Students with Mental Retardation
More than 600,000 students 6-21 years of age in the United States received special education services for mental retardation during the 2000-2001 school year, comprising about 11% of all students with disabilities in U.S. schools (U.S. Department of Education, 2002). The causes of mental retardation in children vary widely, including fetal alcohol syndrome, genetic disorders like Down syndrome and fragile X syndrome, environmental factors like lead poisoning, or diseases such as meningitis. The American Association on Mental Retardation (2002) defines mental retardation as a "disability characterized by significant limitations both in intellectual functioning and in adaptive behavior as expressed in conceptual, social, and practical adaptive skills." For many years students with mental retardation were identified solely using intelligence testing. IQ levels among students labeled as mentally retarded can vary from 20-25 (profound mental retardation) to 50-75 (mild mental retardation); according to the DSM-IV-TR (American Psychiatric Association, 2000), 85 percent of individuals with mental retardation have mild mental retardation.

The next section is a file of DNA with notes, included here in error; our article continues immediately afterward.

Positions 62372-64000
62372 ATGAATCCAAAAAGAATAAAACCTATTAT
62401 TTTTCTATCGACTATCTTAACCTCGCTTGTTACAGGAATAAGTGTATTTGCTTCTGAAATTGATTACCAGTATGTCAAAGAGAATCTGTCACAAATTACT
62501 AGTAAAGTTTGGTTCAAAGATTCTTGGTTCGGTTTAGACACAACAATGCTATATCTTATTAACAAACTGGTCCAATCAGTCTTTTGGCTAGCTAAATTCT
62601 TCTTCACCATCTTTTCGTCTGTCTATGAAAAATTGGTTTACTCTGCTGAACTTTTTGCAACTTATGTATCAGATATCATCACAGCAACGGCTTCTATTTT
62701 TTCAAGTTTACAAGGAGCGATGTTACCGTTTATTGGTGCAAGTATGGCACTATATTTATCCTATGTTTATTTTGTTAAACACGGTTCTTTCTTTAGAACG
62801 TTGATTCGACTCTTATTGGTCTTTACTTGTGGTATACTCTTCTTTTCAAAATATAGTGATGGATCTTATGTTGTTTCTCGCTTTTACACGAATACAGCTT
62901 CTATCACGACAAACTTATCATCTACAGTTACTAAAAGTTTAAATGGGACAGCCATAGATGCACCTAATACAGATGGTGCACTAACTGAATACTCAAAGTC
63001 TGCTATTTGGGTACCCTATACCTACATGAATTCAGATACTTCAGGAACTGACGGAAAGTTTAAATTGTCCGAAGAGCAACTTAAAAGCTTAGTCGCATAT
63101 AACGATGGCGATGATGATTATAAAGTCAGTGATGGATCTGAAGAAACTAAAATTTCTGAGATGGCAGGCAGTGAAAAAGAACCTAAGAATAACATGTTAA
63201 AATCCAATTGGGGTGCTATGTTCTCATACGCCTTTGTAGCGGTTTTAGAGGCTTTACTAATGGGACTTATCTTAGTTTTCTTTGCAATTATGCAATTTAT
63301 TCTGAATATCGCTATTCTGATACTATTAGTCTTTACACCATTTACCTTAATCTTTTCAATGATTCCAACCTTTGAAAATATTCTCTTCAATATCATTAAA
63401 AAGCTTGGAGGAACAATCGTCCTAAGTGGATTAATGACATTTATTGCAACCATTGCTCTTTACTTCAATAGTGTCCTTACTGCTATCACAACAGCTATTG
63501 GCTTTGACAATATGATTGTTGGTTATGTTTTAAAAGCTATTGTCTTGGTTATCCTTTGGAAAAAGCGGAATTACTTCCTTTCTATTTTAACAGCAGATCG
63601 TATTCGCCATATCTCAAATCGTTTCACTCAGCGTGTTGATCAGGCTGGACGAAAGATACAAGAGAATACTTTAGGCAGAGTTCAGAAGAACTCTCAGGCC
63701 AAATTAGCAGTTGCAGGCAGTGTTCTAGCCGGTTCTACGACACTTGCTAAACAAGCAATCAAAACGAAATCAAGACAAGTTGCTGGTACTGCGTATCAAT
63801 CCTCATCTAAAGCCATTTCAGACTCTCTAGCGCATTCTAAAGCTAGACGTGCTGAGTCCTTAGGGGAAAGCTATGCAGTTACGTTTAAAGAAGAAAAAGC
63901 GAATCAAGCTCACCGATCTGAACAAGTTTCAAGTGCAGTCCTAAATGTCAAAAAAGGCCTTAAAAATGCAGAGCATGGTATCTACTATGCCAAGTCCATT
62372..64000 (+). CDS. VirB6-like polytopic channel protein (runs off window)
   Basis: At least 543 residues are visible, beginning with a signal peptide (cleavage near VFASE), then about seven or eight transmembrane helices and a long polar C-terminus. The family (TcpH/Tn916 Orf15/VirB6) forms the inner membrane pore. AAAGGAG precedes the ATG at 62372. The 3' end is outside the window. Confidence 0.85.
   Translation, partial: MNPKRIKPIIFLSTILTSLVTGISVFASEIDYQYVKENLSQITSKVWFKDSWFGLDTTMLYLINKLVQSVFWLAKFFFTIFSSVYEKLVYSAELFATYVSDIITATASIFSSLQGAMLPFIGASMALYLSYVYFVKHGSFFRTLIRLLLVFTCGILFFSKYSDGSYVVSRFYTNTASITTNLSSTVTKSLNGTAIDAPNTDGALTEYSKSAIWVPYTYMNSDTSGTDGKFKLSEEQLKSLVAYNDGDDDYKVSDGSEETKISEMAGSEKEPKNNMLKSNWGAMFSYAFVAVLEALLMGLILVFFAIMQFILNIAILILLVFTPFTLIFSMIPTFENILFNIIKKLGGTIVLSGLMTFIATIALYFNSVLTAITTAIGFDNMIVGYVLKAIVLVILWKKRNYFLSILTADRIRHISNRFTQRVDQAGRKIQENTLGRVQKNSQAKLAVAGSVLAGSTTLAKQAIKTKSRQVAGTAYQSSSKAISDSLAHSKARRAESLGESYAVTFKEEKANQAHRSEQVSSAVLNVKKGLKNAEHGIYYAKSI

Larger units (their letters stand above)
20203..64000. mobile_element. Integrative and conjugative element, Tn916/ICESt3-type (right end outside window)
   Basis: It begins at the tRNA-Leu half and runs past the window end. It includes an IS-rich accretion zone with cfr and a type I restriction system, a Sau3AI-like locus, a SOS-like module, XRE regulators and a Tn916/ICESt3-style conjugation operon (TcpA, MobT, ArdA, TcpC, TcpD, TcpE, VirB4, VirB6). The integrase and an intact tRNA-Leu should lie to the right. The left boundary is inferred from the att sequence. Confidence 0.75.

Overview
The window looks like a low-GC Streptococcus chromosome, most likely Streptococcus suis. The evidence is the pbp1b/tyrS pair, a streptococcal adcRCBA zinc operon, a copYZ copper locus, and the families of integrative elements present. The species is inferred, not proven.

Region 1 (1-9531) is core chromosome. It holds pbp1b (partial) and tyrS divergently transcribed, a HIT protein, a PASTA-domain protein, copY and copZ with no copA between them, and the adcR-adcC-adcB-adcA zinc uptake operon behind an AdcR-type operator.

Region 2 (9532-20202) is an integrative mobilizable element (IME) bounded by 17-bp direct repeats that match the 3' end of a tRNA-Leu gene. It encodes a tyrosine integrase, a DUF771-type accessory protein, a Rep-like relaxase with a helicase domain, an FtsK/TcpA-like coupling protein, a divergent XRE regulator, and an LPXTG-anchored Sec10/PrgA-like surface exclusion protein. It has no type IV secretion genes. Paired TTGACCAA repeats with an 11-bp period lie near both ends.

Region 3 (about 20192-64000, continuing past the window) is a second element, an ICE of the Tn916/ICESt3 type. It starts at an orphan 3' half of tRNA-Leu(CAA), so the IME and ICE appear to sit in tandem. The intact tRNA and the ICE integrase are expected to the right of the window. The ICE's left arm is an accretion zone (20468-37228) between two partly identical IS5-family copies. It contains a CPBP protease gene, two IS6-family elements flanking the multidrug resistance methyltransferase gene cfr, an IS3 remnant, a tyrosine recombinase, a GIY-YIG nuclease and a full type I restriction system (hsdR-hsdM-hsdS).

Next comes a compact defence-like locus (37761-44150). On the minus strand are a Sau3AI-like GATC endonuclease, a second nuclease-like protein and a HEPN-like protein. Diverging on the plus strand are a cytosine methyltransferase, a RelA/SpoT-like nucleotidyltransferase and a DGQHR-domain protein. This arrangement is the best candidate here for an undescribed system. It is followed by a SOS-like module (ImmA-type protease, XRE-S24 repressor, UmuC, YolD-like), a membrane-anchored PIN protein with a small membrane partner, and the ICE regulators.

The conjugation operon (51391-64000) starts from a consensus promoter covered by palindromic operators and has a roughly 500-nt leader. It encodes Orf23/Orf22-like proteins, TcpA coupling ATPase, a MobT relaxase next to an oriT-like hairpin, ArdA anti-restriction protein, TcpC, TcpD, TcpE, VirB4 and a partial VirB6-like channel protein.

It has been estimated that 28,056 K-12 English language learners (ELLs) received special education services for mental retardation in 2001-2002. Thus, approximately 7.9% of school-age ELLs with disabilities were identified with mental retardation (Zehler, Fleischman, Hopstock, Pendzick, & Stephenson, 2003). The challenge of learning English and having a disability adds another level of complexity to learning to read and demonstrate reading achievement (Mueller & Markowitz, 2004).